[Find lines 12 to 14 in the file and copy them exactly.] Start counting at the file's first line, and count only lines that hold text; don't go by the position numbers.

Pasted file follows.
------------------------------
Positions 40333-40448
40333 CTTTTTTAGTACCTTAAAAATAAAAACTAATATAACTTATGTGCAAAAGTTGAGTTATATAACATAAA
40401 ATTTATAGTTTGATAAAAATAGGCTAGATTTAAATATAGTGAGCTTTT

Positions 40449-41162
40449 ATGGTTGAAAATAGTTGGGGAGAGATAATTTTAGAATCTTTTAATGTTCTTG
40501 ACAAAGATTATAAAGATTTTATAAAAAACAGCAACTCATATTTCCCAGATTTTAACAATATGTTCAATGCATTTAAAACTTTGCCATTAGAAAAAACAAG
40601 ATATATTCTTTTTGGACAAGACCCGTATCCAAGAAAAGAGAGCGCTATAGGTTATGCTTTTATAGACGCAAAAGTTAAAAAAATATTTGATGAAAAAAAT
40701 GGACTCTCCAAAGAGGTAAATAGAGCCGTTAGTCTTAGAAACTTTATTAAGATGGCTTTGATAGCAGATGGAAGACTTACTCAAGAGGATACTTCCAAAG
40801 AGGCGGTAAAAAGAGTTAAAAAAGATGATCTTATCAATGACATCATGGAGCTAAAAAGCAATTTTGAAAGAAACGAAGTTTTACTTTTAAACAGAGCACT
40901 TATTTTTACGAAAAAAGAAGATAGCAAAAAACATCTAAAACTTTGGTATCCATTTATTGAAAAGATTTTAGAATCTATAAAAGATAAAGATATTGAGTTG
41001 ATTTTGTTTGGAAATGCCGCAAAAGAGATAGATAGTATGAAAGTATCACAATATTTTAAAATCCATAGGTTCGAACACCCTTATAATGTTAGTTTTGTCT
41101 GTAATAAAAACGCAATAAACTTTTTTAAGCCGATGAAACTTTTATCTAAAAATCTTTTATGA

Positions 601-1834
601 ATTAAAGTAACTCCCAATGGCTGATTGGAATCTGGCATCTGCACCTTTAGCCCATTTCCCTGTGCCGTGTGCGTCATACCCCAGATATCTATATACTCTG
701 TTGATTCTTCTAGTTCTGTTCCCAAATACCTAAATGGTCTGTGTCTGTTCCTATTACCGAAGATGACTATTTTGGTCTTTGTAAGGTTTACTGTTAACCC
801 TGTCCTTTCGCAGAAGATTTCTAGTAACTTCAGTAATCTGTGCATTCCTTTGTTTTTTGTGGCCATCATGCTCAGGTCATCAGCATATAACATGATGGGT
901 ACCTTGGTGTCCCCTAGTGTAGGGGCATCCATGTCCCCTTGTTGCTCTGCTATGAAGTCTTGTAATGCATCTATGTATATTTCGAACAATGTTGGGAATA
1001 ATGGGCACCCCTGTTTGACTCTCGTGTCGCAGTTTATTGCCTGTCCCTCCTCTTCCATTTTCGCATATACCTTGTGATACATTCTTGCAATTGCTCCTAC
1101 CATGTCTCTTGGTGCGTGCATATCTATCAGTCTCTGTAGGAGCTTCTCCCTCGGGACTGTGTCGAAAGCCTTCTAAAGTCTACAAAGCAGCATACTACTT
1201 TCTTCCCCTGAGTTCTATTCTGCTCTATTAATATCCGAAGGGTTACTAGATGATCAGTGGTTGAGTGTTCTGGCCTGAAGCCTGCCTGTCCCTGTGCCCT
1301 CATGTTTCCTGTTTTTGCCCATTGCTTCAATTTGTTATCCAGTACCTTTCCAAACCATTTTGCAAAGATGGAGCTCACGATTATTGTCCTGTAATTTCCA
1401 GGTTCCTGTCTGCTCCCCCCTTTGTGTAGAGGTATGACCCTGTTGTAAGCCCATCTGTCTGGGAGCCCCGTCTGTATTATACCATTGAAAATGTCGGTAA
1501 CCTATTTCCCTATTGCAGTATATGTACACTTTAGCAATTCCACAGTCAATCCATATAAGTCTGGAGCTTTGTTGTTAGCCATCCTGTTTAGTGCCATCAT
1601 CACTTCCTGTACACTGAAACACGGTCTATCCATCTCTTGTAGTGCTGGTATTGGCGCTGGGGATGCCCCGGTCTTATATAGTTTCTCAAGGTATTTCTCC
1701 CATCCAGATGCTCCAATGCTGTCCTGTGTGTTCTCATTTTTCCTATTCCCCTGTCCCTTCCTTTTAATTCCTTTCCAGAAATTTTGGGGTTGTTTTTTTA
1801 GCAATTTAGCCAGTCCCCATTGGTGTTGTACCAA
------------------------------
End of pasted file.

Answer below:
41101 GTAATAAAAACGCAATAAACTTTTTTAAGCCGATGAAACTTTTATCTAAAAATCTTTTATGA

Positions 601-1834
601 ATTAAAGTAACTCCCAATGGCTGATTGGAATCTGGCATCTGCACCTTTAGCCCATTTCCCTGTGCCGTGTGCGTCATACCCCAGATATCTATATACTCTG